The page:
April is Sexual Assault Awareness Month, and in my experience supporting persons impacted by sexual trauma, I have witnessed the pervasive impact it can have on one’s sense of self, relationships, health, and so much more. One common theme I have witnessed is shame – the feeling of distress, worthlessness, humiliation, or self-loathing as a result of the trauma endured.
What’s the antidote?
Our therapist, Jordan Ferranto, LCPC, ATR (URL at bottom of page), shares her perspective of “shame as an instinct to hide and that the antidote to shame is connection/being seen without judgment.” Jordan references this comic, “10 Things No One Ever Told You About Life After Sexual Abuse” by Psychologist Dr. Nina Burrowes (URL at bottom of page) as a helpful tool to understand shame and the impact of sexual trauma. Jordan explains “#4 [in the comic] addresses the way that blaming yourself for what happened creates guilt/shame, but that people do that to try to regain a sense of control. This self-blame is reinforced by victim-blaming in our culture. This comes up a lot in my work with survivors.” The comic also highlights that sexual trauma can feel very isolating and feel risky to tell others.
Sharing Your Story
Finding connections and sharing with others can look a lot of different ways. Some may talk about it with loved ones or a therapist, while others may find it very difficult to talk about out loud. It is important to feel a sense of safety with others and in your environment to share vulnerable thoughts, feelings, or memories – with or without words. Some research also suggests that creating art could help reduce symptoms of shame, such as this one on “The effectiveness of combining mindfulness and art-making on depression, anxiety and shame in sexual assault victims: A pilot study” (URL at bottom of page). Here in Chicago, Awakenings (URL at bottom of page), is a non-profit organization on a mission, “committed to creating a physical and virtual artistic space in which to engage in an open dialogue that promotes healing of survivors through the arts and furthers awareness and understanding of sexual violence.”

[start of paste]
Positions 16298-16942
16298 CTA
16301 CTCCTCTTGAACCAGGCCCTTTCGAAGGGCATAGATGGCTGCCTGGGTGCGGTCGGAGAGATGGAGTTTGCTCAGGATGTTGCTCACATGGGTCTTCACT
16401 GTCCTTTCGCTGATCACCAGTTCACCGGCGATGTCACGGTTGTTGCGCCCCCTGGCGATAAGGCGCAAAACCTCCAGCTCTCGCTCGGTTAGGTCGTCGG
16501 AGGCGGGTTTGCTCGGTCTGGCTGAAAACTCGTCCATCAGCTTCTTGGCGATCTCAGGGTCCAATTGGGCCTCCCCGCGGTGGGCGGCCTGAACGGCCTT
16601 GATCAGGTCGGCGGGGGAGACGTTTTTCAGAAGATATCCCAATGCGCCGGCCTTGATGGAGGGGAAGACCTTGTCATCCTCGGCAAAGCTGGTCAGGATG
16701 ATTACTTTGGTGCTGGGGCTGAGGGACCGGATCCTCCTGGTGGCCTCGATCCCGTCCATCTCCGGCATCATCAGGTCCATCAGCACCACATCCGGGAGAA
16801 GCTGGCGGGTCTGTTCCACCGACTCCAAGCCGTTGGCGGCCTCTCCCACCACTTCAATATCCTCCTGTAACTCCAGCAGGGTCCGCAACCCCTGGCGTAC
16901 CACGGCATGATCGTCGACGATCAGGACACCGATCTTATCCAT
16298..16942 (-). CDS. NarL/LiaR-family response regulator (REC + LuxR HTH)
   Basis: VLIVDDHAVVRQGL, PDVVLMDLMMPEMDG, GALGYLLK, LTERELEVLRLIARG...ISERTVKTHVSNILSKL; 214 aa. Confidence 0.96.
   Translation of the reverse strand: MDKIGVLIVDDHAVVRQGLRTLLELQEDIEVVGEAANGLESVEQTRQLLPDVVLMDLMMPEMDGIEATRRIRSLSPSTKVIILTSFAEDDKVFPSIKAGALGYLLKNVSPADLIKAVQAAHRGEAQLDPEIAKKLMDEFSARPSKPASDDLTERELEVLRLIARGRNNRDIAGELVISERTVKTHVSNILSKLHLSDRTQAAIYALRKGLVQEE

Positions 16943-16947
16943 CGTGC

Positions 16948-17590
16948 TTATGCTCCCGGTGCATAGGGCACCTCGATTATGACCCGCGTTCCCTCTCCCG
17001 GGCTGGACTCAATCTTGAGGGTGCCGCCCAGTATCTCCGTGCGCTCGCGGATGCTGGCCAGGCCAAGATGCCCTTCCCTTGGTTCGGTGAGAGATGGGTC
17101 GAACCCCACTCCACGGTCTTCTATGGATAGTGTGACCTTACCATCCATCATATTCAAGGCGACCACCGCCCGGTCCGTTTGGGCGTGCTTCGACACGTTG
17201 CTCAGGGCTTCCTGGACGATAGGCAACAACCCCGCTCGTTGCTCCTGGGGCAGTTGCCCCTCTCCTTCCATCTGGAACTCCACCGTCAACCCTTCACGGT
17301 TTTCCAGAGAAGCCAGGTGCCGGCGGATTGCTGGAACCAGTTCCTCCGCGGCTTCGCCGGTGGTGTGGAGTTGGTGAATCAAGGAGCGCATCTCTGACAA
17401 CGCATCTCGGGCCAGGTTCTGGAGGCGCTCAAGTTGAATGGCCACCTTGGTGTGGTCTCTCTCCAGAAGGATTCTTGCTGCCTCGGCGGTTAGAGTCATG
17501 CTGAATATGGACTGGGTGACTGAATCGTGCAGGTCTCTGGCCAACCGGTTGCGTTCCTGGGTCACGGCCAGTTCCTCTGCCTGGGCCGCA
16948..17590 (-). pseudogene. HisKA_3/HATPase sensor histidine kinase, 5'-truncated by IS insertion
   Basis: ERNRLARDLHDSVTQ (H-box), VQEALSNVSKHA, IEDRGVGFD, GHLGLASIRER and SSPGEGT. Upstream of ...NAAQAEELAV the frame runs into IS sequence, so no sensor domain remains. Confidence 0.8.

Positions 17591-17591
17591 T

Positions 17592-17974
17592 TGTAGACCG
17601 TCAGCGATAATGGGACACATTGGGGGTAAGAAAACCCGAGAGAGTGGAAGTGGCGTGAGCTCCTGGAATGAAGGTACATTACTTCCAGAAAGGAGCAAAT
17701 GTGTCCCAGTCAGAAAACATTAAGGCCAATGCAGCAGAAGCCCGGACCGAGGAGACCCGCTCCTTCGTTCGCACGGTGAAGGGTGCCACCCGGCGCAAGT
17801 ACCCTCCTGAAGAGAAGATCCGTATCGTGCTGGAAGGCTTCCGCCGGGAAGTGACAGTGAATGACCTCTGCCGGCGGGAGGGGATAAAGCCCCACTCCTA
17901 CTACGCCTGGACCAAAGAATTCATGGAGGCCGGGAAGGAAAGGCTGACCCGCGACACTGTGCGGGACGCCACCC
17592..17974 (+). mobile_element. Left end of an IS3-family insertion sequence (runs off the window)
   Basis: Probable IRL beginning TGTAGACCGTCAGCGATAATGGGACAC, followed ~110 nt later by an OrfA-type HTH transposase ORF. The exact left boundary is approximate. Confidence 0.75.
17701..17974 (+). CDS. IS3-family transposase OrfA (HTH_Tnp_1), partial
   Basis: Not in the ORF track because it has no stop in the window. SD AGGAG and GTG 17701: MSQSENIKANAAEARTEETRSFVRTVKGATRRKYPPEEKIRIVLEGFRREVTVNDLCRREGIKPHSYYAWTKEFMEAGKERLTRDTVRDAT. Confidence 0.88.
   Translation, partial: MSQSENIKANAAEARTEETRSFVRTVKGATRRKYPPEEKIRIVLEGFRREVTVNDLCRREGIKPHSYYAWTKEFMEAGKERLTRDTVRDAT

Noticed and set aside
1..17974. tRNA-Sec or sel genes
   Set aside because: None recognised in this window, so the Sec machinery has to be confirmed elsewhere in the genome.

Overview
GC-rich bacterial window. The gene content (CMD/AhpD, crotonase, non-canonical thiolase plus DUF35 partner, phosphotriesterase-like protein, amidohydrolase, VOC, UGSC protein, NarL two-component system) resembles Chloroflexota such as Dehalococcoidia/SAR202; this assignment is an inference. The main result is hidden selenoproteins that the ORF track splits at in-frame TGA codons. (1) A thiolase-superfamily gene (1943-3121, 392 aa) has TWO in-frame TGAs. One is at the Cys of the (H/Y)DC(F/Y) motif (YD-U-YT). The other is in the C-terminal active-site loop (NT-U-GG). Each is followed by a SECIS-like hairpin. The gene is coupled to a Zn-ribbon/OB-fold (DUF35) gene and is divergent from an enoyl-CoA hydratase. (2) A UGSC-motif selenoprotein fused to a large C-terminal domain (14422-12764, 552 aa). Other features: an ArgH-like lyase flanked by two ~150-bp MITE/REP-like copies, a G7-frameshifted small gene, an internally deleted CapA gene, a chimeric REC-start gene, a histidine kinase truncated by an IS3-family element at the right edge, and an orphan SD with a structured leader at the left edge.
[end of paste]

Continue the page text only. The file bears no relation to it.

I have also found that those impacted by sexual trauma often desire the support of a family member or friend, but are uncertain how to share or how their loved one will respond. It may help to talk through a plan with your therapist or advocate to help you identify what and how you want to share your story.
Be an Ally
It is also important for family and friends to learn how to remain calm and help as an ally. The National Sexual Violence Resource Center has information for family and friends on how to support someone who has experienced sexual trauma in A Guide for Friends and Family of Sexual Violence Survivors (URL at bottom of page).
For free and confidential support, contact the National Sexual Assault Hotline at 1-800-656-4673 (HOPE).